OAP ‘didn’t know he’d been in crash’
Elderly driver struck cyclist and carried on home
AN elderly driver drove home after knocking over a cyclist – and said he had no idea he had been involved in an accident.
Denis O’Driscoll, 84, left cyclist Olivia Walsh with multiple skull fractures and brain haemorrhages after knocking her flying off her bike in Clonakilty, Co. Cork. But he carried on home, and had no idea there had been a crash until his son saw the damage to his car.
His son drove back along his route and came across the scene of the crash. He notified gardaí to interview his father, who co-operated fully with their investigation.
A trial judge last year gave Mr O’Driscoll a 12-month suspended sentence and disqualified him from driving for ten years, while warning that more elderly motorists will be involved in crashes as Ireland ages.
Ms Walsh, 40, a customer service manager and marathon runner took a case for compensation over the accident on June 2, 2016.
During that case, Inspector Fergal Foley told the court Mr O’Driscoll, who was then 84, had said he believed a fly had got into his eye, causing a momentary lapse in his concentration as he drove along the road. Insp Foley said Mr O’Driscoll only realised he had hit Ms Walsh when he got home and his son saw the damage to his car.
The court heard that Judge Seán Ó Donnabháin questioned whether Mr O’Driscoll should have been driving, even though he had been certified to do so, when he hit Ms Walsh.
Yesterday, Ms Walsh, from Bahona, Clonakilty, took a High Court case for compensation against Mr O’Driscoll, of Cashelmore, Bandon, Co. Cork, and his wife Mary O’Driscoll, the owner of the car.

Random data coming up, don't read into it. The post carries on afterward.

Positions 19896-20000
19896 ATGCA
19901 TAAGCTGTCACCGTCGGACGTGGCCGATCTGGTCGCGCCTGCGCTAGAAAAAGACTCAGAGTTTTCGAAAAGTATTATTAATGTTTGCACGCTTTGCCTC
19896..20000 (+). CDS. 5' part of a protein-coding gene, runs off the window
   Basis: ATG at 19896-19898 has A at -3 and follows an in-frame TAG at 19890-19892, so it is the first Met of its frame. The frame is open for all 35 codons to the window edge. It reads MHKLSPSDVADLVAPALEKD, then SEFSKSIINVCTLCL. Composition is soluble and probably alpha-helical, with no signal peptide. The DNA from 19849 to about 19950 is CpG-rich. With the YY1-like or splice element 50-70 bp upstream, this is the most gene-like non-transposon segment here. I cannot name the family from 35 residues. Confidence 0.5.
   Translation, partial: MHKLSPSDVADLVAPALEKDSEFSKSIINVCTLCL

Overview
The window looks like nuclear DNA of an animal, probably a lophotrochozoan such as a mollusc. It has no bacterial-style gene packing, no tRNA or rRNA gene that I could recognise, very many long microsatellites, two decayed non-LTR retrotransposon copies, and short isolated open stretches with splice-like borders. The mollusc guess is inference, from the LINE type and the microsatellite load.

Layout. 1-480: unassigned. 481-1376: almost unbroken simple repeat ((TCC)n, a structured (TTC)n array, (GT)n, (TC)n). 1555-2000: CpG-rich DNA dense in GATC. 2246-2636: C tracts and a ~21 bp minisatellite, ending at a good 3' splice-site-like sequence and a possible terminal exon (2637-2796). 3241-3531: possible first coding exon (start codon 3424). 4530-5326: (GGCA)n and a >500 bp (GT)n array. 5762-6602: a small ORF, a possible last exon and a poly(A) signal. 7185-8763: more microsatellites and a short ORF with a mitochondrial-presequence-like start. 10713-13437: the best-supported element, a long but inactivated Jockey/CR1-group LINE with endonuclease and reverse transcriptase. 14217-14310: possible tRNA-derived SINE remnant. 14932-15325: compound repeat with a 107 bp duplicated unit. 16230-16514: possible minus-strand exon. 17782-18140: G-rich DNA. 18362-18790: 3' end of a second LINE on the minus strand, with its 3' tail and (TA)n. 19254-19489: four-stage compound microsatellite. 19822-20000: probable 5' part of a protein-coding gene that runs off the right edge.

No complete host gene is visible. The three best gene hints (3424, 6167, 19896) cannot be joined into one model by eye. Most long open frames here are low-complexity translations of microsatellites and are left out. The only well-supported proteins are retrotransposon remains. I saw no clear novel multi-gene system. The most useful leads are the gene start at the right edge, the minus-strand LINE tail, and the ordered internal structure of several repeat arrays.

Ms Walsh claimed Mr O’Driscoll had been driving too fast, had not kept an adequate lookout, had driven in a careless manner and had failed to follow the road signs and markings in the area before knocking her off her bike.
Her accident was seen by a driver following behind, and her legal papers stated that an ambulance was called and that she was taken to Cork University Hospital.
She had lost consciousness and had obvious head and facial injuries. She was put into an induced coma, and CT scans and X-rays were carried out. Ms Walsh was found to have suffered multiple skull fractures, brain haemorrhages, a fractured shoulder blade, fractured thighbone and a fractured vertebra.
She underwent surgery, and remained in the intensive care unit until June 13, 2016, when she was moved to the neurosurgical ward.
She was discharged at the start of July, and subsequently underwent physiotherapy, speech and language therapy and occupational therapy. The court was told she had made a slow but good recovery, but that she had been left severely traumatised by the accident.
She had been described before the accident as ‘ultra fit’. She was the first Irish person to run 230km across the Amazon jungle, and had been preparing to run across the Arctic in 2017.
The case was called on before Judge Anthony Barr. Following discussions between both sides, Ms Walsh’s counsel, Dr John O’Mahony SC, told the judge that the case had been settled and struck out.
The terms of the settlement were not made public. Dr O’Mahony said: ‘We are grateful indeed for the time. It has afforded us the opportunity for a meeting of minds and the matter has resolved. This would have been a long and complex case.’
Mr O’Driscoll, a farmer, pleaded guilty at Cork Circuit Criminal Court last year to careless driving causing serious bodily harm to Ms Walsh. Ms Walsh expressed a wish that Mr O’Driscoll not be jailed for his offence, the court heard.
Defence counsel Dermot Sheehan SC said his client had not driven since the crash and will not drive again. ‘He has had 65 years of driving without any previous complaint,’ he added.
Judge Ó Donnabháin said he was concerned Mr O’Driscoll could hit someone without realising.
‘Given his age, it’s questionable whether he should have been driving,’ he said. ‘I don’t care whether he was certified to drive.’
While he said he was aware that taking elderly people off the road could make them ‘virtual prisoners’ in their homes, he warned that the issue of older motorists being involved in crashes ‘is a problem that will increase in the future’.
‘Problem will increase’
Horror collision: Olivia Walsh yesterday